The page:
A series profiling North Carolina women in investing would be incomplete without a conversation with one of the leaders of the angel group in our own backyard, Jan Davis.
Davis took a break from her role as Entrepreneur in Residence and “professor of the practice” for Minor in Entrepreneurship at UNC, where she was preparing for a series of lectures on entrepreneurial finance and capital formation.
While that topic may be beneficial to many of our readers (maybe another piece, another time), we focused this interview on her role as angel investor with Triangle Angel Partners (also known as TAP).
How did you get started in investing? And, how did you get involved with Triangle Angel Partners?
I started doing angel investing well before TAP, after serving as the CEO of ShopperTrak and becoming heavily involved in the entrepreneurial community in Chicago. It was there, in 2010, that I wrote my first investment check to a company where I had served on the advisory board. That led to additional investments in Illinois and also here in the Triangle.
As those companies developed, it was clear that as an individual I didn’t have the amount of deal flow or the kind of investment opportunities that I needed. When we moved to the triangle in 2010, I heard that TAP was getting organized and thought there were at least three things I could get from being involved in TAP. First, better deal flow, then better process (actually a structured process), and diversification. I fully expected that we would invest in things that I didn’t know a lot about, but that my fellow investors would be experts in.
I also saw this as a way to get to know other people with similar interests, and a good way to get to know entrepreneurs. I truly enjoy getting to know young companies whether it’s in an informal role or an advisory-type capacity.
It took about 18 months for TAP I to get organized and funded, with our 1st close in May 2011. I was elected to the executive committee in the fall of 2012 for a three-year term. In 2013, I was elected president and served as president for two years. In TAP I, there were only three women investors out of more than 50 members.
We started raising TAP II last spring, and it took about six months for the first close. That was a new experience for me. Our final close was $4,050,000. With that fund, we grew to more than 80 members, and now have 11 women. I made that one of my priorities, not only to get more women investors, but also to get them to actively participate in meetings. If we wanted to get more women entrepreneurs to present, it would be good to have women investors in the audience.
We haven’t yet backed a woman founder, but my hope is that having more women investors will make it easier for women entrepreneurs to come to us.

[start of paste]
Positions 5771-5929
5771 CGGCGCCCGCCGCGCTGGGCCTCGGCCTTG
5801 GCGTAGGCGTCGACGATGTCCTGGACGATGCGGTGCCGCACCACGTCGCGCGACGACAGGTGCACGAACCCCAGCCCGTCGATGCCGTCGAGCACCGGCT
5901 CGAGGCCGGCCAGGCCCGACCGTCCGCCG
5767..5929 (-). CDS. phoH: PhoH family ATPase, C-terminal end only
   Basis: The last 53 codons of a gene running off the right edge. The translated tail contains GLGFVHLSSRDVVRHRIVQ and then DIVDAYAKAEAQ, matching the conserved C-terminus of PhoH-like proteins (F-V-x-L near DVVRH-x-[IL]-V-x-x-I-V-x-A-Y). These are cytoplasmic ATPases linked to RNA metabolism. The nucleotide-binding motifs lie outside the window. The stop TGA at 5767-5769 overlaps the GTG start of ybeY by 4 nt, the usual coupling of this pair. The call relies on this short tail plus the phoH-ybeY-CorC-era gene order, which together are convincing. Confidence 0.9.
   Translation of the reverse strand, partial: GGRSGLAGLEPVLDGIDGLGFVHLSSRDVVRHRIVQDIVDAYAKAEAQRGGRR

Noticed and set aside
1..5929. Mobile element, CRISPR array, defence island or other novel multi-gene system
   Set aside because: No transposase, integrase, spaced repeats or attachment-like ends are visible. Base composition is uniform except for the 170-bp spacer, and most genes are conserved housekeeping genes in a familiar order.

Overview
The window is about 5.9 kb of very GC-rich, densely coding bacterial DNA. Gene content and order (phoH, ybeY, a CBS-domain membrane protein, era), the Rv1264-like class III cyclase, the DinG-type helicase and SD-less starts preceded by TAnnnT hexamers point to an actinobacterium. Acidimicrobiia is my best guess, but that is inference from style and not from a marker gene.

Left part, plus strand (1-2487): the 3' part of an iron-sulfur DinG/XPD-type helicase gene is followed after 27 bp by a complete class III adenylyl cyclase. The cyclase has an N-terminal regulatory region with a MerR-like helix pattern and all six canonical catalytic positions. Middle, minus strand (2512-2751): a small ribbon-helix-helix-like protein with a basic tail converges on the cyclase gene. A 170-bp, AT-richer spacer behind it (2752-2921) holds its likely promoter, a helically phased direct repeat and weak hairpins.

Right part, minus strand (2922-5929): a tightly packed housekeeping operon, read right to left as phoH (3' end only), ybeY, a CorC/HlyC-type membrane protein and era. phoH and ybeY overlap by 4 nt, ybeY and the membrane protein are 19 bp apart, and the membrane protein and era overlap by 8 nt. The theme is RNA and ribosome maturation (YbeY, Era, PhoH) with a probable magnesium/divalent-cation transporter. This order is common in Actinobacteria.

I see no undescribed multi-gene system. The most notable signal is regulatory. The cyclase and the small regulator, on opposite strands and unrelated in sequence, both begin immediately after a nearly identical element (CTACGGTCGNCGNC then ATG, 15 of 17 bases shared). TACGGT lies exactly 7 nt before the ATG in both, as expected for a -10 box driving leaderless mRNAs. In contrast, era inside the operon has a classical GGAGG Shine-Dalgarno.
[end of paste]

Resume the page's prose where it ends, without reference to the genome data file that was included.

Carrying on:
What advice would you give to other women thinking about angel investing?
I would like to get more women involved. I think a lot of women aren’t aware of these opportunities or they need more education. If they are new to the funding world, the Angel Capital Association (https://www.angelcapitalassociation.org) offers many opportunities to learn more about the angel investing process and the vocabulary, things like convertible debt, preferred stock vs. common stock, etc.
Having that knowledge can make a real difference in their future success. As I said, based on my personal experience, joining a group or fund will increase your odds of success significantly, again with better deal flow, better process, better diversification.
What is the most important thing you look for in a founder/individual you want to invest in?
All investors look for a big, interesting market. If the total market value is only $50 million in a niche market, that isn’t a great fit.
We also look for a great team. While it’s great to invest in serial entrepreneurs, we don’t want to exclude first-time entrepreneurs. It might be more accurate to say we look for a balanced team, with someone that knows sales and marketing, someone that knows technology, or whatever the subject matter is.
We also look for novel solutions. We really prefer not to invest in something that has already been done.
And, we aren’t right for lifestyle businesses. We invest in companies that will have an exit strategy, that is either going to be bought out or go public. Ultimately, we want that return on investment.
What advice would you give entrepreneurs who are seeking angel investment?
Look at who has gotten funded in this area. Check ExitEvent, TechCrunch, CED, etc. to see who else has gotten funded. Look at who is funding what,i.e. B2B software, B2C software, a medical device, etc. If you can find an enterprise that is in the same general space where you are, that gives you an idea of what investors to approach. If possible, try to get a warm introduction through your accountant, attorney, mentor, or another entrepreneur.
Be prepared! You don’t need a fancy deck the first time around, but you must have a clear explanation of what it is that you plan to do and how you are going to help the investors make money. Surprisingly, that last piece is often missing. It’s almost like they haven’t thought about our motivation. In spite of our name, we not that angelic, we are not a charity, and we are looking for a return.
What unique challenges do you see women entrepreneurs face in the funding arena?
I think that data shows pretty clearly that it is harder for women to raise money than it is for men. I know there are a lot of efforts underway across the country to try to address that. It has a lot to do with pattern recognition; it has to do with the way people’s brains are wired. Because of that, women have to be even more prepared when they go after funding.
This quote comes to mind. I used to think it was Gloria Steinem, but its actually Charlotte Whitton – “Women have to be twice as good to get this far, but fortunately it’s not that difficult.”